US Coins

Burmese leader to finally receive gold medal

The Citizens Coinage Advisory Committee and Commission of Fine Arts both reviewed the proposed designs illustrated for the Daw Aung San Suu Kyi congressional gold medal to be presented to the Burmese opposition leader Sept. 19. It is not known whether the designs underwent any modifications, since U.S. Mint officials won’t disclose the final designs approved by Treasury Secretary Timothy F. Geithner until that date.

Images courtesy of U.S. Mint.

Burmese opposition leader and human rights activist Daw Aung San Suu Kyi will be accepting her congressional gold medal in person in Washington, D.C., on Sept. 19.

The presentation will be made more than four years after the recognition was approved by Congress. The Daw Aung San Suu Kyi Congressional Gold Medal Act, Public Law 110-209, was signed into law by President George W. Bush on May 6, 2008.

Bronze duplicate medals of the gold medal are to be offered for sale to the public the same day as the ceremony.

The legislation cites the medal is “in recognition of her courageous and unwavering commitment to peace, nonviolence, human rights, and democracy in Burma.”

Suu Kyi, a Nobel Peace laureate and former political prisoner, is to be presented the medal formally during congressional ceremonies being scheduled in conjunction with her visit to the United States. The rulers of Burma, a nation formally known as the Republic of the Union of Myanmar, prohibited her from leaving the nation for more than two decades.

The formal presentation ceremonies are being arranged by the office of Speaker of the House John Boehner, R-Ohio.

Suu Kyi, chair and general-secretary of the National League for Democracy, was placed under house arrest by military leaders before Burma’s 1990 general elections. She remained under house arrest in Burma for almost 15 of the 21 years from July 20, 1989, until her most recent release on Nov. 13, 2010.

On April 1, 2012, NLD officials announced Suu Kyi was elected to the Pyithu Hluttaw, the lower house of the Burmese parliament, representing the constituency of Kawhmu.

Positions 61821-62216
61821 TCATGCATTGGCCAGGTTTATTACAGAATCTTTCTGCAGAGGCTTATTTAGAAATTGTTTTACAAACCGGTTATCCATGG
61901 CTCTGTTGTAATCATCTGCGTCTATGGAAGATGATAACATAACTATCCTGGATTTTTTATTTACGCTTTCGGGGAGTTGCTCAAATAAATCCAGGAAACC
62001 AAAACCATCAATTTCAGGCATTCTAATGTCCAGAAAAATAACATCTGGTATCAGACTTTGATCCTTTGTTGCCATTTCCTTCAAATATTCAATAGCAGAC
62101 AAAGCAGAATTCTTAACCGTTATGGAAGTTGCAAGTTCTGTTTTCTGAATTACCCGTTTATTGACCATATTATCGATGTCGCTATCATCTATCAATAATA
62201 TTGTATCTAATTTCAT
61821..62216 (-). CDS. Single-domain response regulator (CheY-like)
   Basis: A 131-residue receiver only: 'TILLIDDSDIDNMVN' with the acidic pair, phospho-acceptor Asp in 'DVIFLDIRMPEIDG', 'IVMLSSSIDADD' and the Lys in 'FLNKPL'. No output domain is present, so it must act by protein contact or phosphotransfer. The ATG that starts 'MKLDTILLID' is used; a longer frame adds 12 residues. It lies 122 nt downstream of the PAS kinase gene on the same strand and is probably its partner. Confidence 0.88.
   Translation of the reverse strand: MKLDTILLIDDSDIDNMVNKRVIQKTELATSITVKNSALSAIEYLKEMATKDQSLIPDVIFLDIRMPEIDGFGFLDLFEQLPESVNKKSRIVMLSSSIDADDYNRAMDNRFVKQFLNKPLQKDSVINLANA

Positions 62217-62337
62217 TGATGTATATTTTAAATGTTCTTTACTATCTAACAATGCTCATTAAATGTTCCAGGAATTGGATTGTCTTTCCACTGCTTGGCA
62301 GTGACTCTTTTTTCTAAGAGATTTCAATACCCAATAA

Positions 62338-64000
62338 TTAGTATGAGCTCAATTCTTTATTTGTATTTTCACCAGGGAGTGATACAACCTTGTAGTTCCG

Medal struck

Final designs for the Suu Kyi congressional gold medal were approved May 7, 2009, by Treasury Secretary Timothy F. Geithner, but won’t be released publicly until the day of the formal medal presentation Sept. 19, according to U.S. Mint spokesman Michael White.

In addition, the identity of the designer(s) and engraver(s) of the medal will not be disclosed until that time. White said July 19 that the gold medal has already been struck at the Philadelphia Mint.

The Mint’s sales of 1.5-inch and 3-inch bronze duplicate medals will begin at noon Sept. 19.

White said the dies to strike the bronze duplicate medals have already been prepared and some of the medals already struck.

Design criticism

Until the medal designs are released, the public will not know whether recommendations made by two federal design review panels were addressed.

The Commission of Fine Arts approved the sole obverse Suu Kyi medal design presented for the CFA’s review on Feb. 19, 2009, but rejected the sole reverse design that was submitted. The Mint presented no other designs for the medal.

CFA Secretary Thomas Luebke said in 2009 that the reverse design for the Suu Kyi medal needed to be rethought. The members were concerned with a peacock shown on the medal, which they considered not to be aesthetically pleasing, Luebke said.

CFA members also questioned the use of a classical Western column to support the peacock for the representation of Southeast Asian politics, Luebke said.

CFA members also stated that the word BURMA at the end of the inscription was lost because of its nearly upside down positioning below the peacock’s tail, Luebke said. CFA members suggested that the placement of the graphic elements of the design be reconsidered, he said.

During the Feb. 24, 2009, meeting of the Citizens Coinage Advisory Committee, members of that panel approved the same lone Suu Kyi medal designs presented to the CFA for its review just days before.

CCAC members questioned why the Mint did not provide multiple medal designs for review and from which to make recommendations.

The CCAC initially wanted to discuss why the medal does not refer to Burma as Myanmar, the name that the military junta has used since it came to power in 1962.

When told by U.S. Mint representatives that the Congress and State Department prefer to still call the country Burma, the committee members dropped their question. ¦

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